If you applied for the BRP outside the UK (i.e. as part of your visa application using the ‘UK Immigration: ID Check’ app, or an application via a VAC), follow this link: https://www.gov.uk/biometric-residence-permits/getting-your-brp-if-you-applied-from-outside-the-uk and use the ‘Report Now‘ button at the bottom of the page to report that your BRP has not arrived. This will allow you to report problems if you are supposed to collect it from a Post Office.
If you applied for the BRP from within the UK, your BRP should usually be delivered within 10 working days of your application decision letter from the Home Office. Follow this link: https://www.gov.uk/biometric-residence-permits/getting-your-brp-if-you-applied-from-inside-the-uk and use the ‘Report Now‘ button at the bottom of the page, if you have not received it after this time. Note that you should first contact the delivery company TNT to understand what’s happened to it.
What to do if your BRP is sent back from a Post Office
Your BRP is normally held at your nominated Post Office for up to 60 days.
Check with the Post Office to see if they still have it, even if it has been more than 60 days, just in case they didn’t send it back yet.
It’s not 100% clear from the Government website what to do if the Post Office sent it back to the Home Office, so we advise contacting the Home Office in this case, using the ‘Report Now’ button at the bottom of this page: https://www.gov.uk/biometric-residence-permits/getting-your-brp-if-you-applied-from-outside-the-uk
What to do if the details on your BRP are not correct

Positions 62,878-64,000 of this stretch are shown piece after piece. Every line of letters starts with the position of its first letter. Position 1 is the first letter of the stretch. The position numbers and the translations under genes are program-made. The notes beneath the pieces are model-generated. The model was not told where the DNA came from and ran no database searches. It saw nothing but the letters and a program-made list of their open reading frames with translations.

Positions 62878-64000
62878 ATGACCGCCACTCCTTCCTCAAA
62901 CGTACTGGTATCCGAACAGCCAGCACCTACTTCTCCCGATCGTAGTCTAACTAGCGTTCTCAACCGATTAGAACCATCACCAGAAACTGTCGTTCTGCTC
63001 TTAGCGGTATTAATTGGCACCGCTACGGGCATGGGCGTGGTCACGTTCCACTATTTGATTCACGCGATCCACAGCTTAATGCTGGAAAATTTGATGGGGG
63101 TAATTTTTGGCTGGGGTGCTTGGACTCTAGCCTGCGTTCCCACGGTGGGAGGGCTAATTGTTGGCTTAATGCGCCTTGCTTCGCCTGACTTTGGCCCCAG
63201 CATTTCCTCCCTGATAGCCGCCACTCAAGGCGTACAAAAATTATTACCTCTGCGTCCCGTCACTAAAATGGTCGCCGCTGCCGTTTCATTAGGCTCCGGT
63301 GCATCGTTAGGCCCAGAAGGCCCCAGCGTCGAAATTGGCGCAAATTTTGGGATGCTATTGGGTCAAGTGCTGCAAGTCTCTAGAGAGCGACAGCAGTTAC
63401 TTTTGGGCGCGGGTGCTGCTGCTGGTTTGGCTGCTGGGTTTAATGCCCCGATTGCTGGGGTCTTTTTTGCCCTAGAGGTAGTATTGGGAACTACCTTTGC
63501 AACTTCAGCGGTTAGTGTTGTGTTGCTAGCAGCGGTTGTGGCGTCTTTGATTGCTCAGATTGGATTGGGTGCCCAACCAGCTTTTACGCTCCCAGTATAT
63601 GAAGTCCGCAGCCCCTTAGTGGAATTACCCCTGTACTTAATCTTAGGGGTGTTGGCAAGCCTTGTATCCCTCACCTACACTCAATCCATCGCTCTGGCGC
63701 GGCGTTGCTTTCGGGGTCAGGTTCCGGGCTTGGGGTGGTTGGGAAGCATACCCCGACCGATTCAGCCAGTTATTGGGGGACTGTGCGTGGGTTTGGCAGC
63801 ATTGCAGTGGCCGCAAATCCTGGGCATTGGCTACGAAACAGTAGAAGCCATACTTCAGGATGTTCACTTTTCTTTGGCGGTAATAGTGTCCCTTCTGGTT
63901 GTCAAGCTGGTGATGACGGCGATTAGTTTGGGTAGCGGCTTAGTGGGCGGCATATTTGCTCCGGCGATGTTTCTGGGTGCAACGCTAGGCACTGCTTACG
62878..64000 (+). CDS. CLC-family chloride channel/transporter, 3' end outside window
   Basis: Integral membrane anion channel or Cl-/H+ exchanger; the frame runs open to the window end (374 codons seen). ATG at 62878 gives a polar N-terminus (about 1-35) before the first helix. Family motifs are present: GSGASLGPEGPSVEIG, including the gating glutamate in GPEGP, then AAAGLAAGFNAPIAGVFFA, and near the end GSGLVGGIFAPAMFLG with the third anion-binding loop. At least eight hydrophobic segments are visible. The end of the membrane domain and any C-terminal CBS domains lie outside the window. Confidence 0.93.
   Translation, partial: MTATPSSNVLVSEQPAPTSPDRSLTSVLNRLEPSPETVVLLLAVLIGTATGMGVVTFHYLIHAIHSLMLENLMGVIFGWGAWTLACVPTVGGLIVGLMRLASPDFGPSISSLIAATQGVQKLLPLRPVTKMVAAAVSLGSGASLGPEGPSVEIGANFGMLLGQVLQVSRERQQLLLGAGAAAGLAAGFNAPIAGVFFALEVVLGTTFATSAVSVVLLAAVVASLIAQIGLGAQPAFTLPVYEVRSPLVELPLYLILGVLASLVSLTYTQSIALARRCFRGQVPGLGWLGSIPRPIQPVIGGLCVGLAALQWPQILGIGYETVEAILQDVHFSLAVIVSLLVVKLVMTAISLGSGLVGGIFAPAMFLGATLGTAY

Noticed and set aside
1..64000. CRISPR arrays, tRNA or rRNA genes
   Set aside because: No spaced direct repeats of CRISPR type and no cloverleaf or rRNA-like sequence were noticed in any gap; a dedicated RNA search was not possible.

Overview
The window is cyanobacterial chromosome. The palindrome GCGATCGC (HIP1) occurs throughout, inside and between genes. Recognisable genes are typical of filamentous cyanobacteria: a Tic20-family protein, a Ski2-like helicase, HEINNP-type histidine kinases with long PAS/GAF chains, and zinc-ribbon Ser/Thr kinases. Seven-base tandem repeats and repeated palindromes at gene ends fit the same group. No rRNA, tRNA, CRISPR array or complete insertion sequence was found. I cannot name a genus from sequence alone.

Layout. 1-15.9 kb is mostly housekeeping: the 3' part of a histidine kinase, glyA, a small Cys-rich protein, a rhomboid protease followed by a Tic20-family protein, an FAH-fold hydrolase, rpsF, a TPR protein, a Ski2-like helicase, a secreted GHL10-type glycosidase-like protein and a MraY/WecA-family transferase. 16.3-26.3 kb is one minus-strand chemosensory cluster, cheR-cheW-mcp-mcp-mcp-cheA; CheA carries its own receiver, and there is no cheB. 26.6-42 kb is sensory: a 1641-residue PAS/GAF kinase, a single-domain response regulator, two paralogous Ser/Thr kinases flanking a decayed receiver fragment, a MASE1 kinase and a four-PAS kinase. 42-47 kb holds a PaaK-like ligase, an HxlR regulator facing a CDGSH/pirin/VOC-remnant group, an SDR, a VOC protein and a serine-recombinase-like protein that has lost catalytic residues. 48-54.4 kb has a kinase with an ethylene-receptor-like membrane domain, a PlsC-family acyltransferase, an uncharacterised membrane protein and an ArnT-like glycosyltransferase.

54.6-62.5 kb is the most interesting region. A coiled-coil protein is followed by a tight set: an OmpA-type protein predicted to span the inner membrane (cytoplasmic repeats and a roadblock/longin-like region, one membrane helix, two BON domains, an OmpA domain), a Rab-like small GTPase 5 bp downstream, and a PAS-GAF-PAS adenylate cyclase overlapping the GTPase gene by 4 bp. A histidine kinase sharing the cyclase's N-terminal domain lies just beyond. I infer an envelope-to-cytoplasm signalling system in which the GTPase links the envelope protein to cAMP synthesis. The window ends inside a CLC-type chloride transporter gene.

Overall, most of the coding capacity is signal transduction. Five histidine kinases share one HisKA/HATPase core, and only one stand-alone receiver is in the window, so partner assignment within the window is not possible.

Carefully check the details on your BRP; if they are incorrect, you need to report it within 10 days. To report a problem, select the ‘Report a Problem‘ button at the bottom of this webpage: https://www.gov.uk/biometric-residence-permits/report-problem
What to do if your BRP is lost or stolen
Check what to do if your BRP is lost or stolen on this page: https://www.gov.uk/biometric-residence-permits/lost-stolen-damaged. You can apply for a replacement BRP and depending on how long your BRP had left on it, and whether you intend to stay beyond that time, you may also need to report it as missing. There are significant fines if you do not report it as lost or stolen when you are supposed to.
When applying for a replacement BRP, there are 2 steps to the proccess:
- Applying for the replacement BRP itself; which costs £38
- Booking a biometric appointment to give your biometrics again; which is FREE for Ukrainian refugees.
However, due to the poor system design, you may end up making one, or both of these common mistakes: